He may seize, or try to seize, eastern areas of Ukraine proper as he has seized Crimea. He may provoke conflict with Ukraine’s armed forces, so as to give himself a cover for invading deeper into Ukraine.
For decades or centuries, Russia dominated large parts of central Europe and central Asia, not just in the sense of being a big economic centre with clout through the market, but politically and administratively.
That was the Russia which Karl Marx and Frederick Engels repeatedly denounced as the main international force of counter-revolution.
Russia was changed by the strike movements of its new industrial working class, climaxing in 1905, which meant that its government could no longer seek empire without worry about resistance at home; and then decisively by the workers’ revolution of 1917.
But the Stalinist counter-revolution, generated by the isolation of the new workers’ government in poverty-plagued territory, restored many of the patterns of the old Tsarist imperialism.
In 1989-91 the neo-Stalinist empire collapsed in face of a revolt of the peoples, in the subject nations and in Russia itself. Nations such as the Poles, the Hungarians, the Czechs and the Slovaks decisively escaped Moscow’s domination, and not even Putin aspires to recapture them.
But, as Russian industry and finance have rebuilt in their new crony-capitalist mode, Putin has sought to regain at least part of Russia’s old backyard. Unlike the US and EU, he does not have the economic clout which would make domination through market forces sure, cheap, and robust: he wants politico-military domination.
So far the limits of Putin’s ambitions, and the extensive links in the new era between Russian oligarchs and Western markets, have enabled adjustment and accommodation.
Ukraine raises the stakes. The economic sanctions being gradually stepped up by the US and EU, and the possible further military incursions by Putin, are pushing towards a second cold war (or, if the early 1980s are counted as the second, a third), and with hot spots.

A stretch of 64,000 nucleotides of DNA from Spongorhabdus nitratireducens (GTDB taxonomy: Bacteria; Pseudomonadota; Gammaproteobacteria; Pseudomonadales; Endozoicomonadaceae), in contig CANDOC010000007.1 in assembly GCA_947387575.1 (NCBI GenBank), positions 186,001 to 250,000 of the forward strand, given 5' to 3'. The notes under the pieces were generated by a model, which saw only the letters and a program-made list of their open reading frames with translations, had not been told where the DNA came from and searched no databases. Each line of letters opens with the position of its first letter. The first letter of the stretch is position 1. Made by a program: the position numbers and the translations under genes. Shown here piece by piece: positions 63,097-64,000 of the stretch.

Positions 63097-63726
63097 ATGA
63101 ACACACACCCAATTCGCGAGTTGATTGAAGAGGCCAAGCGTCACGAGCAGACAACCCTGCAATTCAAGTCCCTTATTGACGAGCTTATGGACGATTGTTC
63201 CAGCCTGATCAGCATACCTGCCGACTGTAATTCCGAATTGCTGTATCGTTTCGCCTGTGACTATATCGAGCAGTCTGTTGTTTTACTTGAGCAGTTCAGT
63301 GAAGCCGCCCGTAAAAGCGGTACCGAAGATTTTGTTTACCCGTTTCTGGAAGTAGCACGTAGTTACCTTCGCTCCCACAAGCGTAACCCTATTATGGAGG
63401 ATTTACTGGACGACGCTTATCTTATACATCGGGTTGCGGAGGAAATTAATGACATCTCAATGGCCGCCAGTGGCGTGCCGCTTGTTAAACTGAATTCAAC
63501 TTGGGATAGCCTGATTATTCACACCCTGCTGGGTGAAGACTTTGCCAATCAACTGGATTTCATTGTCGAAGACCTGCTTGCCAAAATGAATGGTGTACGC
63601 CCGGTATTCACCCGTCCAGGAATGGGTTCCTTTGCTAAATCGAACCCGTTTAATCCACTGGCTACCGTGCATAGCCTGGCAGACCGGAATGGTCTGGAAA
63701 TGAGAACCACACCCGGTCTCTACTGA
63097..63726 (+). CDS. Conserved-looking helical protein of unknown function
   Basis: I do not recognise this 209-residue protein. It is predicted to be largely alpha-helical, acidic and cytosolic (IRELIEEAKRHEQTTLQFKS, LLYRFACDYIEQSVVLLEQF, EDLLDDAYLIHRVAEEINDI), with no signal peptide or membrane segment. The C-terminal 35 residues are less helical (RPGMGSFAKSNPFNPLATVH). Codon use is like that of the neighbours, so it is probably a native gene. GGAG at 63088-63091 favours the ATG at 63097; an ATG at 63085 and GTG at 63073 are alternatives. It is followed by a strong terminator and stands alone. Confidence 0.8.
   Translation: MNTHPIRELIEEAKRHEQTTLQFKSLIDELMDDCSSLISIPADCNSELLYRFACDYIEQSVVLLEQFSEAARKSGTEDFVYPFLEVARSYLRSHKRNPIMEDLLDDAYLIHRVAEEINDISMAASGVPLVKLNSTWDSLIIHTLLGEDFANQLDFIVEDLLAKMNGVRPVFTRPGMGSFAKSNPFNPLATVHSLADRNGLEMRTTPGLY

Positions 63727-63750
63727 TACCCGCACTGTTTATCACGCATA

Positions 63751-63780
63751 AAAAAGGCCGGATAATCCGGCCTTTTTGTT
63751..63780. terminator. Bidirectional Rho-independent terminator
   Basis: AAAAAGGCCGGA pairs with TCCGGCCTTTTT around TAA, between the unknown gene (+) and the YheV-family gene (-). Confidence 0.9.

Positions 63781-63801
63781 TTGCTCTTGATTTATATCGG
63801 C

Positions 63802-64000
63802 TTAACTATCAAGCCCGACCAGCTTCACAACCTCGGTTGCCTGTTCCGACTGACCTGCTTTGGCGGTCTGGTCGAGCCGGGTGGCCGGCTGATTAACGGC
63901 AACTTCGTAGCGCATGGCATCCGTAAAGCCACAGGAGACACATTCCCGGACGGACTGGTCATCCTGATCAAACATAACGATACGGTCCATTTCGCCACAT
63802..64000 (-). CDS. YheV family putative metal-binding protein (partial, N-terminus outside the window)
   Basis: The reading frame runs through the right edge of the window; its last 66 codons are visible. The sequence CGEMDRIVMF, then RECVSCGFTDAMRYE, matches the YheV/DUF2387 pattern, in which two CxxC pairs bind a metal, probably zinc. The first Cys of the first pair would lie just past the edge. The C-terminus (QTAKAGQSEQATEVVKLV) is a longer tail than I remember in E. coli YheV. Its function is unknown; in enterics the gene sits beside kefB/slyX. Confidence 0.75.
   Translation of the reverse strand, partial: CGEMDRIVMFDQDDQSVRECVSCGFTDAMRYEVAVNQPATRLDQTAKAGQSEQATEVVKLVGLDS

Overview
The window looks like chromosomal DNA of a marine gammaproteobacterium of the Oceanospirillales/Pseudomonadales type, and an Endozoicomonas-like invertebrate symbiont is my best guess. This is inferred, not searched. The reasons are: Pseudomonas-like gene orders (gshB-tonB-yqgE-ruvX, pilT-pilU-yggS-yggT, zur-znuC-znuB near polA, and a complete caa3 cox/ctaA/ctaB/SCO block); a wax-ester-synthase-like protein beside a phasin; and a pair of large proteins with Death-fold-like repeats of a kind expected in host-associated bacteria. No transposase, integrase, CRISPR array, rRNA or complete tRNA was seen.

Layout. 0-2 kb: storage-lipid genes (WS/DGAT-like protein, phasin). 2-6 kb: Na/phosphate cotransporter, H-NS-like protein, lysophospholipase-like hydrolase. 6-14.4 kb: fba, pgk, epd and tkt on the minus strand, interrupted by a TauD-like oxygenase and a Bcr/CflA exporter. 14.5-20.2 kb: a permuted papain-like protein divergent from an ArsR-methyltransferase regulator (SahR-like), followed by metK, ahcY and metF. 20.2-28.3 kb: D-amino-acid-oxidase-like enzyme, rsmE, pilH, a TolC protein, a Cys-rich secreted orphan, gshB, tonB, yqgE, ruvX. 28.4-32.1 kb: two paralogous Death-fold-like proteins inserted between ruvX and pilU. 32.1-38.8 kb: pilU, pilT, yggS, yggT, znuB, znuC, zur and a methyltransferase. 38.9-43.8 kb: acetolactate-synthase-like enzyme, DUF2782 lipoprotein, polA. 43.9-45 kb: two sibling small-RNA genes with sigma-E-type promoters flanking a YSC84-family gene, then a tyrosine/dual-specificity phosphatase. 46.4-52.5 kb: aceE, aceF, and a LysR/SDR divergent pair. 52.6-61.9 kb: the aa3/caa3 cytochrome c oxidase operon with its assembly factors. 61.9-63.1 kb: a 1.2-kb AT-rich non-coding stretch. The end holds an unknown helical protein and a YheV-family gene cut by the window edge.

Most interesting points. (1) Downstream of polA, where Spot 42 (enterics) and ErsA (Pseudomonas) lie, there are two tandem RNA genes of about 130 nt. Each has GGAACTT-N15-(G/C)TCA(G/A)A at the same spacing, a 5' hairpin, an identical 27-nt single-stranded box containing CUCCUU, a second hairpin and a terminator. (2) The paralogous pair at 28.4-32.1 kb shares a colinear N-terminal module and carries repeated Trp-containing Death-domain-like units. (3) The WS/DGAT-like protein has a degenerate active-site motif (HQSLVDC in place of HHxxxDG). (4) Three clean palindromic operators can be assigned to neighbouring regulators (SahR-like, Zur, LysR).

Putin’s objective is a deal which gives him a dominant influence in the whole of Ukraine. He may be able to get that, or he may be driven back by the resistance of the Ukrainian people and the majority in Russia who do not want war (73% according to a recent poll). But the outcomes may well be less “smooth” than either of those. We are moving towards an era of tension more like the time of the Berlin airlift of 1948-9 than that of the concerted global capitalist unity-with-haggling of the last two decades.
Socialists should endorse neither those in the US and EU capitalist classes who - because profitable relations with Russia are most important to them - want a deal whatever the consequences for Ukraine; nor those who may come to push for war. Our demand on the US and EU ruling classes is that they cancel Ukraine’s crippling foreign debt, and give the Ukrainian people a chance to recover.
If it comes to a war between Russia and Ukraine, we are on the side of Ukraine — including of the Ukrainian armed forces, if they fight against Russian domination.